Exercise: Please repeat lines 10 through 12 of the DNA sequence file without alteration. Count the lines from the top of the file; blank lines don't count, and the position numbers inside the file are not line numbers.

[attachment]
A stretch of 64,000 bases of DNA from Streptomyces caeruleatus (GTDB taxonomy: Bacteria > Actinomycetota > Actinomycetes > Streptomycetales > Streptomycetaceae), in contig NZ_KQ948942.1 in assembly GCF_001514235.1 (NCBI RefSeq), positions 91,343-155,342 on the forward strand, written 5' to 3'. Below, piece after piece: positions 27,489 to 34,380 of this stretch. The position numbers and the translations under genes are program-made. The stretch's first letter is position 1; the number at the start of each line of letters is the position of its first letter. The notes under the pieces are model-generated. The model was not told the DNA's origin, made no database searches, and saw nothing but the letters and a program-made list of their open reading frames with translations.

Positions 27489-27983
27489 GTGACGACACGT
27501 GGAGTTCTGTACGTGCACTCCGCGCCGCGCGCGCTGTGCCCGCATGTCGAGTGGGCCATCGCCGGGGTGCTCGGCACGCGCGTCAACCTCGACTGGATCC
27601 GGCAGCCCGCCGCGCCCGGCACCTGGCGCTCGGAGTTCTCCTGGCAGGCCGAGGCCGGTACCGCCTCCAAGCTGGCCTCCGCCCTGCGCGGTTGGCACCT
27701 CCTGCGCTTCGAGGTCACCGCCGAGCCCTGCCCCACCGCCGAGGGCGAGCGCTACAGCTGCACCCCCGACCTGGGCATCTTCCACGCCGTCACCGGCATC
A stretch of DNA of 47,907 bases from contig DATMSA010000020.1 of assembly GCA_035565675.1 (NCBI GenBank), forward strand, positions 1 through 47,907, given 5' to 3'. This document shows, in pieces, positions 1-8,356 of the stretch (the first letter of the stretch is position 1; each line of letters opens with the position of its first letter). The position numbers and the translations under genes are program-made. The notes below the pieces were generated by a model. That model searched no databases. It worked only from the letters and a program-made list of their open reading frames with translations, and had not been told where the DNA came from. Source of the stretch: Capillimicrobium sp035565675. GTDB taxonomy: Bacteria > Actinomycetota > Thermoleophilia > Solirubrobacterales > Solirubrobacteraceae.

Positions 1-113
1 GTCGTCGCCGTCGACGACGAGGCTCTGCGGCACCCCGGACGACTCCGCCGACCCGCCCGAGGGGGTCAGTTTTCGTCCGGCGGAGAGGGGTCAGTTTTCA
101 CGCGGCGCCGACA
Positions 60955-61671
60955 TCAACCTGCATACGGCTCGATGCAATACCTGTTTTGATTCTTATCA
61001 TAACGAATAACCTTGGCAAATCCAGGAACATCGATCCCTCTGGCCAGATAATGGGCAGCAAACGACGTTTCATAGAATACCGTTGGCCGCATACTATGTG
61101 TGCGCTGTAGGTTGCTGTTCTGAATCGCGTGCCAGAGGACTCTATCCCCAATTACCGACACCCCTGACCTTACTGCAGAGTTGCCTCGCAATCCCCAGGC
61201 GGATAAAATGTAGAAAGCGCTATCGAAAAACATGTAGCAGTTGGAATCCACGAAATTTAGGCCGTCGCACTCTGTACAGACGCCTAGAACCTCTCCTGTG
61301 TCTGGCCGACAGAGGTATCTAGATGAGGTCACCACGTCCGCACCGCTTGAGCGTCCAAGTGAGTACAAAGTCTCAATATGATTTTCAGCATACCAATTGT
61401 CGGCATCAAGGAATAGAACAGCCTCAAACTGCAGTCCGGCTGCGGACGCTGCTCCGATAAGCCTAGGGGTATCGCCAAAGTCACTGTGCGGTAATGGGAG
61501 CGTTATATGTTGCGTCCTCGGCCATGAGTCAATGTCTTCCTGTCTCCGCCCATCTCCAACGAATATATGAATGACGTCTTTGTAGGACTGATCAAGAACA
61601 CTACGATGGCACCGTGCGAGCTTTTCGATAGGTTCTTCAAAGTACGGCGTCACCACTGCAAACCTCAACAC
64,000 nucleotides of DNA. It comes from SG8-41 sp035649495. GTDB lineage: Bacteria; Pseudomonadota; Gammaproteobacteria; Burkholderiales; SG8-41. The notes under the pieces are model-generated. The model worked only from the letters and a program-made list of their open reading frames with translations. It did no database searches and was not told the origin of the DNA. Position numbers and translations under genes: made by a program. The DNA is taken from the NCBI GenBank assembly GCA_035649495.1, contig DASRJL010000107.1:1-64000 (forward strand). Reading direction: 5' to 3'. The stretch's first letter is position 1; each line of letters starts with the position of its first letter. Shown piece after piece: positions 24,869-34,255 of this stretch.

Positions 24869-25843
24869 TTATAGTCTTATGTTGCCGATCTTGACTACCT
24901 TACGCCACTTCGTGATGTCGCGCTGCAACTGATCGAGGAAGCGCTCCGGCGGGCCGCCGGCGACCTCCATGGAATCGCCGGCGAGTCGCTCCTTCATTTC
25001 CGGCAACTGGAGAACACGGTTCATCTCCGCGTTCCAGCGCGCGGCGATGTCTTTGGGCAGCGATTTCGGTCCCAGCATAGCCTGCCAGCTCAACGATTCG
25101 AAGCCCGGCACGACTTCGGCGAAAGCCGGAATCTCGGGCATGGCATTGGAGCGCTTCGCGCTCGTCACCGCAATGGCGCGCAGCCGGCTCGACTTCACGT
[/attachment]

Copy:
101 CGCGGCGCCGACA
Positions 60955-61671
60955 TCAACCTGCATACGGCTCGATGCAATACCTGTTTTGATTCTTATCA